• 6-7 1/2 ft. medium to light rod/reel combos with 6-8lb test line.
  • Rapala minnow baits, Deep diving Husky Jerks, and Shad Raps in a variety of colors
  • Cotton Cordell Wally Divers and Grappler Shads
  • Lindy Shadling crank baits
  • Jigs in bright colors (hot pink, lime green, chartreuse, yellow, white, etc) in 1/8 oz to 3/8 oz.
  • Variety of plastic shads, twister tails, and flukes/minnow imitations for tipping jigs (Gulp plastics are scented and biodegradable)
  • Spinner rigs/harnesses for live bait trolling and drifting
3-Way Swivel Worm Harness Rig
There are a couple of rigs you may want to try. The first is the 3-way swivel rig with a worm harness. (see diagram below). The 3-way swivel rig with a 1 oz weight will allow you to troll down 14 to 20 feet deep easily. It keeps the worm harness just off bottom. With a 3-way swivel worm harness rig you want to troll as slow as you can. If you are in a boat with a motor bigger than 15hp you might have to back-troll.

Another effective way to fish right close to bottom for Walleyes is with a slip sinker and a floating jig. If you just have a Lindy Sinker with a floating jig it's referred to as a Lindy Rig. If you use a big worm on a floating jig and inflate the worm with a hypodermic needle and add a trailer hook it's referred to as a Loten Rig. With a Loten Rig make sure the jig hook goes into the head of the worm and then out again before you hit the discolored ring on the worm, which is called the Clitellum. This way the air stays in the worm and gives it more floatation thus you can jig without the jig sinking too deep. It's also best for jigging slow while trolling.

We encourage fishermen to participate in this Catch and Release Program.

Baked Walleye (Butter Lemon & Peppers)
Baked Walleye is one of the healthy ways of eating fish if you go easy on the butter.
  • 3/4 cup of flat beer
  • Get a big piece of heavy-duty tin foil and smear butter over the middle.
  • 3/4 cup of flat beer
  • Put chopped onions, mushrooms and green peppers on the tin foil. (half of what you have)
  • 3/4 cup of flat beer
  • Place your Walleye fillets on the vegetables and with a knife, smear a generous helping of butter on the fillets.
  • 3/4 cup of flat beer
  • Sprinkle salt, pepper and lemon juice on the fillets and the vegetables.
  • 3/4 cup of flat beer
  • Put more vegetables on top and sprinkle more salt, pepper and lemon juice.
  • 3/4 cup of flat beer
  • Place a few blobs of butter on top.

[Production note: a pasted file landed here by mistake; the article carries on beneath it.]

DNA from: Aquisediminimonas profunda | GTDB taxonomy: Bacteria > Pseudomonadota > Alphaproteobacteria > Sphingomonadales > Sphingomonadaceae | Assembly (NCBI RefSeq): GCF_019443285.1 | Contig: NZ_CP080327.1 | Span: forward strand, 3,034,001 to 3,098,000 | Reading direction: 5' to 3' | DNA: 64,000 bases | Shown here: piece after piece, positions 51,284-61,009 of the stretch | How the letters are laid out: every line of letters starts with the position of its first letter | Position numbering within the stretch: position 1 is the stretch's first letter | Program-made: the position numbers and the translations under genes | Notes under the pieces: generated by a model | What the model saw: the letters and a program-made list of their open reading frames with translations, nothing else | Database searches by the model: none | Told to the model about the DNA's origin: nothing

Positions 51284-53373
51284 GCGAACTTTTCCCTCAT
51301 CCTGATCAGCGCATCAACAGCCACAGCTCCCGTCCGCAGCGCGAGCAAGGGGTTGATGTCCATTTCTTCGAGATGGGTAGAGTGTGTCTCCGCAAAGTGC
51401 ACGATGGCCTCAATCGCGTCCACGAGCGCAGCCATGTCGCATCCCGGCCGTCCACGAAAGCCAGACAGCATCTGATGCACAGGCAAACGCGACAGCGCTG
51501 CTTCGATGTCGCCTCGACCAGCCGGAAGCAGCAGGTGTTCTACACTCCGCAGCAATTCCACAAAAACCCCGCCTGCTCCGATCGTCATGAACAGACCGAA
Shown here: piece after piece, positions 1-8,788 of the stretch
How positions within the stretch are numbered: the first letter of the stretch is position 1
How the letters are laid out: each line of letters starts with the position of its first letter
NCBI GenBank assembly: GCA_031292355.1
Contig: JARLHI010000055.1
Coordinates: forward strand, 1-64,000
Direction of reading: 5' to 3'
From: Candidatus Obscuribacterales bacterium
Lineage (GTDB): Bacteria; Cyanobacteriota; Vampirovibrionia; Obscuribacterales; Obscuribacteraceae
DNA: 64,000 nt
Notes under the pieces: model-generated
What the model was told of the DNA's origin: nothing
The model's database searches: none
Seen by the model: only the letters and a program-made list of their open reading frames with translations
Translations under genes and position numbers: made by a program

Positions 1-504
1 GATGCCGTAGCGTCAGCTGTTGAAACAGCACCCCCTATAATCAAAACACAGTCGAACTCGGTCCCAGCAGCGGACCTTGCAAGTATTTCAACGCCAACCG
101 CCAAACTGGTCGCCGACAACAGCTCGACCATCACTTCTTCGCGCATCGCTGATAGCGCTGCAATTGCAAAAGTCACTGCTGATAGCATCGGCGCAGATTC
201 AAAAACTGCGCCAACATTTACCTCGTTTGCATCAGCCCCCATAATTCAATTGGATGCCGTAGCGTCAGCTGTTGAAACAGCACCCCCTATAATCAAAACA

• 3/4 cup of flat beer
  • Rap the tin foil up and cook at low to medium heat for about 10 to 15 minutes. If you hear the butter boiling, you have the right temperature.
Deep Fried Walleye in Flour & Oil
Many people just roll the Walleye fillet in flour and deep-fry in oil or lard until the fillet is golden brown. This is a quick and easy way but it gets boring if you are cooking it this way every day for your shore lunch. Better have tartar sauce and lemon with this method.

Eggs & Cracker Crumbs
A very popular way of cooking fish, which was extremely popular in the 50s and 60s, yet is making a major comeback in popularity is to roll the fillet in flour, then dip in beaten eggs, then roll in cracker crumbs and fry in butter until golden brown.

Tempura Batter Walleye
If you go to the seafood section of your supermarket, you will find Clubhouse Tempura Batter, which is the batter you get in Japanese restaurants. Just follow the instructions when making the mix, except add a level teaspoon of salt. Then dip the Walleye fillet in the batter and deep fry until golden brown. You might want to make the batter a little bit thicker than they say in the instructions.

Lemon Pepper Shake-&-Bake is great for deep-frying. Just clean the Walleye fillets off and make sure they are damp, shake the fish in the mix and deep fry in oil or lard. For a thicker batter coating, dip the fillet in beaten eggs and then roll in Shake-&-Bake.

Beer Batter Recipe #1
  • 1 cup of pancake flour
  • 3/4 cup of beer
  • 1 beaten egg
  • 1 teaspoon of salt
  • Dash of pepper
  • Mix and dip fillets in batter. Then drop into hot deep fat (380 degrees). Cook for 2 minutes or until browned.
Beer Batter Recipe #2
  • 2 eggs, separate yoke and the egg white
  • 1 tablespoon of oil or butter
  • 1 teaspoon of salt
  • 1/4 teaspoon of pepper
  • 1-1/3 cups of all purpose flour
  • 3/4 cup of flat beer
  • Beat egg yolks with oil, salt, and pepper. Add flour and beer to mix. Beat well and refrigerate for 3 1/2 hours. When you are ready to use, fold in stiffly beaten egg whites.
Walleye Recipe - Walleye Chowder